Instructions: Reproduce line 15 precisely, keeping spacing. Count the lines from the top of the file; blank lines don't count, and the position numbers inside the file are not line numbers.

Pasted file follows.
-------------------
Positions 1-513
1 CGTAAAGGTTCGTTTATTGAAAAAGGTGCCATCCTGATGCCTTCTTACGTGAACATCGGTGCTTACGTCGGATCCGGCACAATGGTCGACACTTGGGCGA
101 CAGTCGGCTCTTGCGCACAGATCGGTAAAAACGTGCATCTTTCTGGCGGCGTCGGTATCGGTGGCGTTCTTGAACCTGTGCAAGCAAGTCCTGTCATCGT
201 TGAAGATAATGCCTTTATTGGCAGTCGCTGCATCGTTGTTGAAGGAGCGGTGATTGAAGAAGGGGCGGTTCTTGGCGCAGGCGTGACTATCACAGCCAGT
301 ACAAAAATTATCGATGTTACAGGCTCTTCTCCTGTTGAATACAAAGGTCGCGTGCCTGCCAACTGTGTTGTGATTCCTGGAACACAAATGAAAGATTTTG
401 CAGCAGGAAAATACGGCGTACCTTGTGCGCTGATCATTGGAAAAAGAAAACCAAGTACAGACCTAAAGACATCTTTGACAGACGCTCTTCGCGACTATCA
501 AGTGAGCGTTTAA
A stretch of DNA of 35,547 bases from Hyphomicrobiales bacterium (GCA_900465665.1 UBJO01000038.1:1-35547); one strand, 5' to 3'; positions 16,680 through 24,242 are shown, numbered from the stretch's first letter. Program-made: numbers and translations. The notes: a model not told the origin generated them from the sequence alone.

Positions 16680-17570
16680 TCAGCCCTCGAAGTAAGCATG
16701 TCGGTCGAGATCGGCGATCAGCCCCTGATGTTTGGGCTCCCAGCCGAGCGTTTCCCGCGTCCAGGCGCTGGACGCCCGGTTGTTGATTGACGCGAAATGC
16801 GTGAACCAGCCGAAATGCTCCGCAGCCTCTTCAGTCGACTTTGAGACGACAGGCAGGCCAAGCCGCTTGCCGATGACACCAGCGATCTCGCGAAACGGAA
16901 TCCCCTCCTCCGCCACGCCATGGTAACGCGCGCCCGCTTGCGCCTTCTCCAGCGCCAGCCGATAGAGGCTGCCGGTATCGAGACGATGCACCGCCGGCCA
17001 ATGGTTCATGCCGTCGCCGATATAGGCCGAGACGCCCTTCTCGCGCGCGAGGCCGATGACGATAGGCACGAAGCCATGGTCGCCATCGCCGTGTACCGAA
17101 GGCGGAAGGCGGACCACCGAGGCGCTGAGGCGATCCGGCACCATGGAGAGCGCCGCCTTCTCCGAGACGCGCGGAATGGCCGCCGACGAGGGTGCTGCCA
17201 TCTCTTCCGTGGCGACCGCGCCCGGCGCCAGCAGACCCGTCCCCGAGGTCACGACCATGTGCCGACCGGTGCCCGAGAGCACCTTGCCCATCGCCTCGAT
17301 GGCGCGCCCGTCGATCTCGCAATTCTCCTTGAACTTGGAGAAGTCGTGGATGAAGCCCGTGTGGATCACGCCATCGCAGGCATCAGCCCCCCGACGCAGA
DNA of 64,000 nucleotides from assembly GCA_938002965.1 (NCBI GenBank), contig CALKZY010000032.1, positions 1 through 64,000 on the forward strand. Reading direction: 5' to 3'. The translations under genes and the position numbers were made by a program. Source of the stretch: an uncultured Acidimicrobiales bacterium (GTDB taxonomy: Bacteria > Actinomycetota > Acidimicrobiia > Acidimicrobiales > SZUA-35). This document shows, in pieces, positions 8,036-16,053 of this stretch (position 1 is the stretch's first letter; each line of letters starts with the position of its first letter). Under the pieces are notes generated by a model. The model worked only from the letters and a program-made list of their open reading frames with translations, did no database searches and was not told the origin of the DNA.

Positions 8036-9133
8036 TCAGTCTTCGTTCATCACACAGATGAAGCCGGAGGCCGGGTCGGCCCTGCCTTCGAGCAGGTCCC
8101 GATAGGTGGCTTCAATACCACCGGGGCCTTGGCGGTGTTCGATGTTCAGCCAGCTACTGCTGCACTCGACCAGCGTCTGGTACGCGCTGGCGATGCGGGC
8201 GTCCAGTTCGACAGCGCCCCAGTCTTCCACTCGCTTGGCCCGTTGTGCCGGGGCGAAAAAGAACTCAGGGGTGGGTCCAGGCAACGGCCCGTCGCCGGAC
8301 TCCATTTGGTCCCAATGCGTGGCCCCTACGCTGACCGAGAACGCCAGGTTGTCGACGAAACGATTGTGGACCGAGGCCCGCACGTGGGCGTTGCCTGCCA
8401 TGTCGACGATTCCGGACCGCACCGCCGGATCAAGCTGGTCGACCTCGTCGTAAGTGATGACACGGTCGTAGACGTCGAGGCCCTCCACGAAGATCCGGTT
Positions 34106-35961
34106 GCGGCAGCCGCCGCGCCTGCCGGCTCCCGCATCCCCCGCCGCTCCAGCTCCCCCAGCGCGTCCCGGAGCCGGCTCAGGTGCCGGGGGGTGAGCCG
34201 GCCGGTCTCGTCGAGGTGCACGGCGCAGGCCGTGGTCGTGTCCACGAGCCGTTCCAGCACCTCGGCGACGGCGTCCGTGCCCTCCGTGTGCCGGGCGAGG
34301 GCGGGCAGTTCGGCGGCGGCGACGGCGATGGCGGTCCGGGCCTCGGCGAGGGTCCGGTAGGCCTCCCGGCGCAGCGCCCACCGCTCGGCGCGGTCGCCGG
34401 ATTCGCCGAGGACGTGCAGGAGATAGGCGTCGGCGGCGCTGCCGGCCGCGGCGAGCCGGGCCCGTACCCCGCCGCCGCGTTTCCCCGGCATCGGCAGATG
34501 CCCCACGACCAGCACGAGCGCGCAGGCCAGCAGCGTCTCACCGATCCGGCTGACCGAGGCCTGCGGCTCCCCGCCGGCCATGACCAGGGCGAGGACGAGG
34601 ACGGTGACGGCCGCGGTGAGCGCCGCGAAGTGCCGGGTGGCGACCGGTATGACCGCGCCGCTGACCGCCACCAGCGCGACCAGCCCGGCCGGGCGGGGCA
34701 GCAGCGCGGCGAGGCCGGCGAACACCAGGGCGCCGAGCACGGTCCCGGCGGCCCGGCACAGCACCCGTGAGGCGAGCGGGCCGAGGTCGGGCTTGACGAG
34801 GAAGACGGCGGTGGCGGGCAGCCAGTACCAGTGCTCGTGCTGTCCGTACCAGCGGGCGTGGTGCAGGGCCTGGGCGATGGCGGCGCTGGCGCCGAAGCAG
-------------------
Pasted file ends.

17101 GGCGGAAGGCGGACCACCGAGGCGCTGAGGCGATCCGGCACCATGGAGAGCGCCGCCTTCTCCGAGACGCGCGGAATGGCCGCCGACGAGGGTGCTGCCA